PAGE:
Contract Glazier Outlook Index Spikes in 2022

By Nick St. Denis

The annual Contract Glazier Outlook Index (CGOI), a numerical measurement of the optimism and current health of the glass and glazing industry, saw a massive bounce-back to start 2022. Coming off its lowest mark since the index was established six years ago, the indicator was at its highest ever in 2022.

2022’s CGOI stands at 72.2, more than 20 points higher than 2021’s reading of 51.1. (Any reading above 50 represents a positive outlook—and the higher number, the better). The previous high was in 2019 and 2020, according to Key Media & Research (KMR), parent company of USGlass magazine and a leading provider of information and research to the glass industry. The Index is one segment of KMR’s Glass and Glazing Industry Outlook, an annual in-depth report on the state of the industry (see page 52 for more information).

KMR’s CGOI is made up of five key drivers and measurements, weighted according to importance. Those drivers, in order of greatest to least weight, are: Expected revenue changes; backlog; hiring plans; previous year satisfaction; and recent hiring.

The 2022 Glass and Glazing Industry Outlook by Key Media & Research (KMR) is a comprehensive look at the state of the U.S. architectural glass and metal industry. The report provides historical and forward-looking insight and analysis of recent trends to give suppliers, contractors, manufacturers, fabricators, retailers and more a sense of the
industry’s well-being. KMR’s research division utilizes survey data, regularly curated internal data, in-depth analysis of secondary data, application of proprietary models, and expertise from the industry’s leading information provider. The report will be available for purchase in February at www.keymediaresearch.com/research

A Look Back: How Did 2021 Meet Your Business Expectations? (Scale of 0-100)

100 | Far exceeded expectations
50 | Exactly as expected
0 | Extremely dissatisfied

Contract glaziers were asked to grade, on a scale of 0-100, the degree to which 2021 met their expectations in terms of overall business. A grade of 0 represented “Extremely dissatisfied,” 50 represented “Exactly as expected” and 100 represented “Far exceeded expectations.” The average of all respondents was a grade of 72, up from 2020’s grade of 66. The better-than-expected rating over the past several years shows the industry is typically cautiously optimistic—which is especially notable given circumstances resulting from the pandemic.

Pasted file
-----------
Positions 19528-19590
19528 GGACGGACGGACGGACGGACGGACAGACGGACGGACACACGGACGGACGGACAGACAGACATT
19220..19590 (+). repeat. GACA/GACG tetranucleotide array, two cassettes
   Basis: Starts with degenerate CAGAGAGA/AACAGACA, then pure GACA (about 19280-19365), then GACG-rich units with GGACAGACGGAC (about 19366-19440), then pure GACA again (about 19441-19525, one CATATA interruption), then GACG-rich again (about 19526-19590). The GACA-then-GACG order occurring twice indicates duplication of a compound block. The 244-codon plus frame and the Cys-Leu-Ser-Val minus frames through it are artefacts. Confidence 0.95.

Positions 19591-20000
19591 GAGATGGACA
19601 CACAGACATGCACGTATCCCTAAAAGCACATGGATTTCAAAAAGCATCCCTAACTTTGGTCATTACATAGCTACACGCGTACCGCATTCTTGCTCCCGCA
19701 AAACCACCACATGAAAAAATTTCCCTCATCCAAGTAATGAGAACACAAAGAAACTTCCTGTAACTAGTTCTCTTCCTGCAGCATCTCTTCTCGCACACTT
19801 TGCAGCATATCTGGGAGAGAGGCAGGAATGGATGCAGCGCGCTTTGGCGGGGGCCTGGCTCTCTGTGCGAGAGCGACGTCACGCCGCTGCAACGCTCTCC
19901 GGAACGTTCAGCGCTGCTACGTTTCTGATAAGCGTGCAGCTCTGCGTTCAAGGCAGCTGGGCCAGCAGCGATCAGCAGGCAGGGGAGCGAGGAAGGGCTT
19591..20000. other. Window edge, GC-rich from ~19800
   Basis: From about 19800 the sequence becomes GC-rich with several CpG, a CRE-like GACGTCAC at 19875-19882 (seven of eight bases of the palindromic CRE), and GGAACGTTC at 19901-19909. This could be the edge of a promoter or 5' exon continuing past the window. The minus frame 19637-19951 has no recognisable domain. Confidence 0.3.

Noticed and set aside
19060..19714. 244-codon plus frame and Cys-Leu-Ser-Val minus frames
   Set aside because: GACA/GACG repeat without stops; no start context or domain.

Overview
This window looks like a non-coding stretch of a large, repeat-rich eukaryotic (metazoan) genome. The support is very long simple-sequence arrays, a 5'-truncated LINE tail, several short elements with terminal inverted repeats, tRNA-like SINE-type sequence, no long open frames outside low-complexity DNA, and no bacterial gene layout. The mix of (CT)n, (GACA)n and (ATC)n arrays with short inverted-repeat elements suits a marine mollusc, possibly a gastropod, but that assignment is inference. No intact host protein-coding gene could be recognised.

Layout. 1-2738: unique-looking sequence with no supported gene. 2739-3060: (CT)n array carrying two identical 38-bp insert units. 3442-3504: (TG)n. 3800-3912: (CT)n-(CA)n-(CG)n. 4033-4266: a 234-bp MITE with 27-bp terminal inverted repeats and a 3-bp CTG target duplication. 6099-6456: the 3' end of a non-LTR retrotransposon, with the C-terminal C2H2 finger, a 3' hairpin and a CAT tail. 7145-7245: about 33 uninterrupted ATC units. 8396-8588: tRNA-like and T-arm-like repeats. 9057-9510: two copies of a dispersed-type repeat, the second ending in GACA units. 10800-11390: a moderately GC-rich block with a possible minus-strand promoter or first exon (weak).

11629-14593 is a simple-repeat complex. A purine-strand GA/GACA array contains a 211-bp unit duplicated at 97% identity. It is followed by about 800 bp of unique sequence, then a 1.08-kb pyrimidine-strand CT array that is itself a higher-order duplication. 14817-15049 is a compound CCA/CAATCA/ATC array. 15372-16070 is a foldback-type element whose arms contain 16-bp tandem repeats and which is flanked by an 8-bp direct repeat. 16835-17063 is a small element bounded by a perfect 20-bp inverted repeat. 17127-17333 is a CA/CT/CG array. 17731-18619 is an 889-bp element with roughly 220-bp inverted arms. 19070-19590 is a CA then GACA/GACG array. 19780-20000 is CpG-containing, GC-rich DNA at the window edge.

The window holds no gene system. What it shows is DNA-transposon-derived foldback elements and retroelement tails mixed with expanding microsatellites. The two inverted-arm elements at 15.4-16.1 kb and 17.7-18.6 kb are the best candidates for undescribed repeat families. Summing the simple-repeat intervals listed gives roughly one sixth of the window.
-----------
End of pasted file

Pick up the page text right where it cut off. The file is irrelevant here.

A Look Ahead

Nearly three-quarters (73%) of contract glaziers expect an increase in sales in 2022 compared to 2021, with nearly half (46%) of all respondents anticipating an increase of 10% or more. This is well above a year ago, when roughly half (51%) of glazing contractors were expecting any increase in 2021 compared to 2020.

Increase of 10% or more: 46.3%
Increase of less than 10%: 26.8%
No change: 9.8%
Decrease of less than 10%: 7.3%
Decrease of 10% or more: 9.8%

Hiring Plans

Glazing contractors were on a hiring spree in 2021 and plan for more of this same this year. Seventy-six percent of respondents say they hired additional full-time employees in 2021, and an even greater 84% expect to bring in new employees in 2022.

76% Hired additional full-time employees in 2021

84% expect to hire new employees in 2022

Assessing Backlog

Glaziers were also asked if their backlog entering 2022 exceeds their backlog entering 2021. Sixty-six percent said “yes,” which was more than double the percentage in 2021 (29%).

29% increased their backlog in 2021

66% increased their backlog entering 2022

2022 Regional Contract Glazier Outlook Index

Any number above 50 indicates a positive outlook, and any number below 50 indicates a negative outlook. (The higher number the better). Highest possible: 96.7 / lowest possible: 3.3.

National: 72.2 [2021: 51.1]

Northeast: 75.4

South Atlantic; 73.6

Midwest: 68.8

South Central: 63.3

West: 74.1

Nick St. Denis is the director of research for Key Media & Research (KMR),
parent company of USGlass magazine.

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